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KING 4374; JUNE 1950



When it comes a notorious roustabout like Charles “Crown Prince” Waterford, sooner or later you know he’s got to face the music… to pay the price for his litany of transgressions.

But of course he’s nowhere near done committing crimes against common decency as this record proves, so it becomes a balancing act teetering between further offenses found in the lyrics and the apparent musical chastising of the band behind him, leaving an uneasy reckoning for the man who would be king.


How Hard Can Your Driving Be?
In some ways this is an unusual record for the affable and gregarious Crown Prince who finds himself in a musical dungeon of his own making and is left to moan about his dire circumstances rather than crassly celebrating his activities without a care in the world as has always been his preferred position in song.

This seems to be an apt sentence for Waterford thanks to a disturbing line early on in Hard Driving Woman wherein he kicks things off with a casual nod towards domestic violence and as a result the subsequent censure is entirely appropriate for a man who probably needed to face some form of punishment for so many other offenses through the years.

Of course it’s sad to say that the line itself is hardly anything new or unusual for the time. Big Joe Turner would make a similar threat about taking a board from a picket fence to “whup” some sense into his woman as Waterford does here and it’s no more excusable there even though Turner’s song – and performance – is infinitely better.

Unlike Big Joe however, who sang his tune with upbeat joy that ran counter to the implications of the words, Crown Prince sounds dejected from the very start and because of the larger theme you can certainly take his threat to “beat your head, baby” as the final futile stand against a woman who clearly has the upper hand over him and so, as in many cases of this kind, the man is reduced to making empty threats because he’s lost the ability to win this household battle of the sexes by other means.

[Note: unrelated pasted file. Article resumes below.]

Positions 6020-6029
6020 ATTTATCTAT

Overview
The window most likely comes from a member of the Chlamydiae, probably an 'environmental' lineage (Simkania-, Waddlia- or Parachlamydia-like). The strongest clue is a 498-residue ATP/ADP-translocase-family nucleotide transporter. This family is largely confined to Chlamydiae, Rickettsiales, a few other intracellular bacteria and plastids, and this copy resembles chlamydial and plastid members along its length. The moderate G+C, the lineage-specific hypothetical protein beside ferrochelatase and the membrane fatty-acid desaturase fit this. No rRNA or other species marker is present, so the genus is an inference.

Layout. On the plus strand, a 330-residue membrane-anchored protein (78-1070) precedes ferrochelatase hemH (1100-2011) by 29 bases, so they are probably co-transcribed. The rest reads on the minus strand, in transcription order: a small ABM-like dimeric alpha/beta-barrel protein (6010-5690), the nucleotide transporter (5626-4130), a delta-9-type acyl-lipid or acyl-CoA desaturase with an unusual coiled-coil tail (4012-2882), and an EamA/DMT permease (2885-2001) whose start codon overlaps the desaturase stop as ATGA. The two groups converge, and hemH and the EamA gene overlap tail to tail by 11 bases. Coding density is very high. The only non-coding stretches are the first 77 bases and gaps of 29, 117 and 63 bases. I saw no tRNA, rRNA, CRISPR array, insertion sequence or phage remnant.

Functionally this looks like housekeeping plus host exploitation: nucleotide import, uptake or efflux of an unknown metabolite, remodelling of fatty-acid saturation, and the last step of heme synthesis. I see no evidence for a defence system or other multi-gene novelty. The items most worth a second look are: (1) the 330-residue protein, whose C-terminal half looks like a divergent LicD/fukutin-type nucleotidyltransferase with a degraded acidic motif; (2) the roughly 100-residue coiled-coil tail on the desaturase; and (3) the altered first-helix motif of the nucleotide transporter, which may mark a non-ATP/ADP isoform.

The good news is his girl has finally had enough of him… be it his inability to get a job, his lack of virility in bed, or just his lazy demeanor in general… and has gone from giving him ultimatums to forcefully demonstrating her own resolve by tossing his clothes out the front door in prelude to tossing HIM out on the street.

But these actions don’t spur Waterford into either changing his ways to mollify her, nor does it get him to actually fight back – his vows of retribution notwithstanding – but instead has him complaining about her tough love actions with a forlorn tone of voice.

In other words, he’s not really making his case for eliciting sympathy from anyone who may be listening but rather he’s admitting that he’s thoroughly defeated and thus hardly someone to be taken seriously.

About To Lose My Mind
Once we come to understand this then we can relax and focus on the rest of the song which isn’t half bad, everything fitting into place nicely, a hallmark of a Henry Glover production.

The despondent point of view Waterford’s voice and the accompany details of the story present are matched perfectly by the arrangement which features a slow aching melody highlighted by what appears to be a few harsh musical comments being offered up by the guitar in response to the singer’s objections over his supposed “mistreatment”.

It’s very effective in that sense, the two components simultaneously working off one another while also supporting each other in their somewhat dreary outlook. The guitar picks its spots nicely, delivering sharp licks that never overstay their welcome while the horns moan in unison… whether mocking him or sympathizing with him probably depends on your perspective.